“The FYM Program. It’s such an amazing program. When I was at Pitt, I ran a program called the Pitt Start Program, which was just the registration part for first-year students. When I came here, I had the desire to create a mentoring program focused on the students starting college, moving through their first semester/year. It was the only program of its kind in the nation for a while. It’s an amazing program.
There are two things we started here that I think help people find their life path the most: Laredo, and the Fashion Show. People change majors, they look at the world differently.
“I’m very proud of Rachel (Blonski). She’s been here for six years, and Rachel and I have been working together nonstop that whole time. I can’t think of a better person to take over Campus Life. It made it so much easier for me to take this other job knowing Rachel was taking over.”

Q: One of your funniest memories?

A: “Getting shot in the leg with a nail gun in Laredo. Angela went to hit the wood, and hit me in the leg instead. It was funny because Brittany was so mad at me. I must have called Brittany’s name 100 times.
“Two years ago in Laredo, Carrie Benson came with us. Carrie, the sweetheart that she is … we were working together outside. Someone was on the ladder, I turned around and she was rubbing her head. I asked her, ‘What’s wrong?’ and she said, ‘I think I just got hit in the head with a hammer!’ I was like ‘What?!’ You know Carrie, she was like, ‘Oh it’s OK. I’m fine’ and the bump was growing on her head while I was talking to her. The next day, I saw her somersaulting backwards. She fell over this huge thing of wood.
“Last year’s Laredo trip was really unbelievable.”

Q: Some things you’re really going to miss?

A: “I have my family, and I have my Carlow family. The people that I work with are amazing. I’ve had a lot of ups and downs here, but they’ve all been so supportive. They’re amazing. I feel like I’ve become a part of their families as well.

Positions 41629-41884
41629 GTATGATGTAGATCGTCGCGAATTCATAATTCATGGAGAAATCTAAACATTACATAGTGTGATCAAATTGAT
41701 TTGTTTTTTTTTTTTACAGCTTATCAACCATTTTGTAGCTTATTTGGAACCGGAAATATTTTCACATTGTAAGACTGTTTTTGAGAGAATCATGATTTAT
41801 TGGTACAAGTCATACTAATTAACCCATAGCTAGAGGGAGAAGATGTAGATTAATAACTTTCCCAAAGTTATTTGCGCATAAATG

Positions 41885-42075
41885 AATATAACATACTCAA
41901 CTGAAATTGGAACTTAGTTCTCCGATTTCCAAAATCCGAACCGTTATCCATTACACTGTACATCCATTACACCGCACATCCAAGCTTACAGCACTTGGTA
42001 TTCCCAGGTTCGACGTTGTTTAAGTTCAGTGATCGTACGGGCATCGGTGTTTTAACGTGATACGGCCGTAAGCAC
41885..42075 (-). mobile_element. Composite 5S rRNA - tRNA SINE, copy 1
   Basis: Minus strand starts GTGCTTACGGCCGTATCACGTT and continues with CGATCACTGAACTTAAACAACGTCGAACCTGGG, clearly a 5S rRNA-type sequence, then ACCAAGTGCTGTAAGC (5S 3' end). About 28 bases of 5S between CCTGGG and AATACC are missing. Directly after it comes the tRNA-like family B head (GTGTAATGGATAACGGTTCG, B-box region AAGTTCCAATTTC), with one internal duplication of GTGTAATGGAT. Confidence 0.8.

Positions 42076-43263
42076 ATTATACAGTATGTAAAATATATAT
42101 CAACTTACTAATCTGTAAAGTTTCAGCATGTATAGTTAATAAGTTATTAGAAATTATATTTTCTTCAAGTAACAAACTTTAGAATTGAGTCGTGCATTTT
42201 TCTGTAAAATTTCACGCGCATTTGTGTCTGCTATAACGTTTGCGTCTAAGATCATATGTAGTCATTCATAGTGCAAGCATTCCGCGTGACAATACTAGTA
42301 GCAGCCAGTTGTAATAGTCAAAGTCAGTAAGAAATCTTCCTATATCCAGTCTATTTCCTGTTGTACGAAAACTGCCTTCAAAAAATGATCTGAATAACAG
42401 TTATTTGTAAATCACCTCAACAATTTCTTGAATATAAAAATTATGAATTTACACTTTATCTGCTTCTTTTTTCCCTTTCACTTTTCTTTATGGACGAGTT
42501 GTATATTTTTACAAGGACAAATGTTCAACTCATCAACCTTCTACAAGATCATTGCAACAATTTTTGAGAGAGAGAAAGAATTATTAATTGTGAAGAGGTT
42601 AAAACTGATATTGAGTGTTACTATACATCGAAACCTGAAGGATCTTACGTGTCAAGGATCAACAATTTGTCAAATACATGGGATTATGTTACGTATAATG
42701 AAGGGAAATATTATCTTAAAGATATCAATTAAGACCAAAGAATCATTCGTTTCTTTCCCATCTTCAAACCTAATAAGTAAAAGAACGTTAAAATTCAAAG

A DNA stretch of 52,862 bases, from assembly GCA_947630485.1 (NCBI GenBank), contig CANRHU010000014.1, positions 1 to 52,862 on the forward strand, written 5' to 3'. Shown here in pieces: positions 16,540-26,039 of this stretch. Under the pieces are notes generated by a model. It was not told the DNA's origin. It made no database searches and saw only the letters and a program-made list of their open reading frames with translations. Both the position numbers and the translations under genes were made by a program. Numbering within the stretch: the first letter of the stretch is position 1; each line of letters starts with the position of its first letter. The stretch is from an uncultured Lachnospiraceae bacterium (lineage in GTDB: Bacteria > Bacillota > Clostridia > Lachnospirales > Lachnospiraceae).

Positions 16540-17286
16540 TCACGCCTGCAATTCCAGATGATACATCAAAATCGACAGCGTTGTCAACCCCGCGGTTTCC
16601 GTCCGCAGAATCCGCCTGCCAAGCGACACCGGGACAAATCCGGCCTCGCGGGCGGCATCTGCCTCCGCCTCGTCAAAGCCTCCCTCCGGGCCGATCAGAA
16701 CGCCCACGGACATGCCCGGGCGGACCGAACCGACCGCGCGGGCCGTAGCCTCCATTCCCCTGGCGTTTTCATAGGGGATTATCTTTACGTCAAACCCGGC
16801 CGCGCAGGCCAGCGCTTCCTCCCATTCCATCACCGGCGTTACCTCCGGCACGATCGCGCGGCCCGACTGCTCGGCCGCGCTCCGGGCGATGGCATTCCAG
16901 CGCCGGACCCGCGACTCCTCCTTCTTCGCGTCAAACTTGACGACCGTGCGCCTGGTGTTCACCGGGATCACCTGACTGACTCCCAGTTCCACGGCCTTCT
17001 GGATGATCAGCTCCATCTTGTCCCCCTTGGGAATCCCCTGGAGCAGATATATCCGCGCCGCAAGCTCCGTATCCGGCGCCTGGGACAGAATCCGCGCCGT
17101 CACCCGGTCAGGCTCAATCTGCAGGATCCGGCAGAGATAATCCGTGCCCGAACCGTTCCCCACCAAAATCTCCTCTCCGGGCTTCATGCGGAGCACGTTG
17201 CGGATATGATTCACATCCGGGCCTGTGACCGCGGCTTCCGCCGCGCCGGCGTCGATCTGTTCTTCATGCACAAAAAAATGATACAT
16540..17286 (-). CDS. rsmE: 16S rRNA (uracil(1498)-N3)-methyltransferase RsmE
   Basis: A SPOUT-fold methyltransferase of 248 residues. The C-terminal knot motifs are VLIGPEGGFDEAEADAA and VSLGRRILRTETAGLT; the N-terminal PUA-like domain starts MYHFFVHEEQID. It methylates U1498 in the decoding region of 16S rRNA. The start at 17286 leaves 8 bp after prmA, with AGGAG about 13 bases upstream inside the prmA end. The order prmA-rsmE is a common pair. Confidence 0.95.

“Really, really, really going to miss the students. The reason why I did my job, and the reason why it’s really hard for me to leave, is because of the students, especially the students that had a hard time coming around. The Carlow student is amazing, and when I see everybody walking across the stage at graduation… a lot of college students know they’re going to college, know they belong. Carlow students don’t come from a lot of money, don’t know what college is about, and they’re trying to figure it out. I loved the job, but it’s the interactions with the students that I’m really going to miss.”

Q: How has Carlow University changed you?

A: “I think the question is ‘How has it not changed me?’ I met with my new boss … and she was taking me around to meet all of the people I’ll be working with. I was like, ‘Where’s all the diversity here?’ Coming here eight years ago, I never would have questioned diversity, spirituality, faith. Working with students, helping them figure out where they want to go in life, what they want to do, what their passions are. As students learned about themselves, I learned about myself. That’s why I was able to put so much into Carlow. I was learning more from you guys than you were learning from me. I am who I am today because of Carlow University. Now I’m really, really excited to see where that takes me.”

Q: Wise Advice?

A:“Make it your own. Something that’s really important is: Don’t be afraid of who you are. Once you find that person, do what makes that person super happy, and don’t worry about what other people think about you.”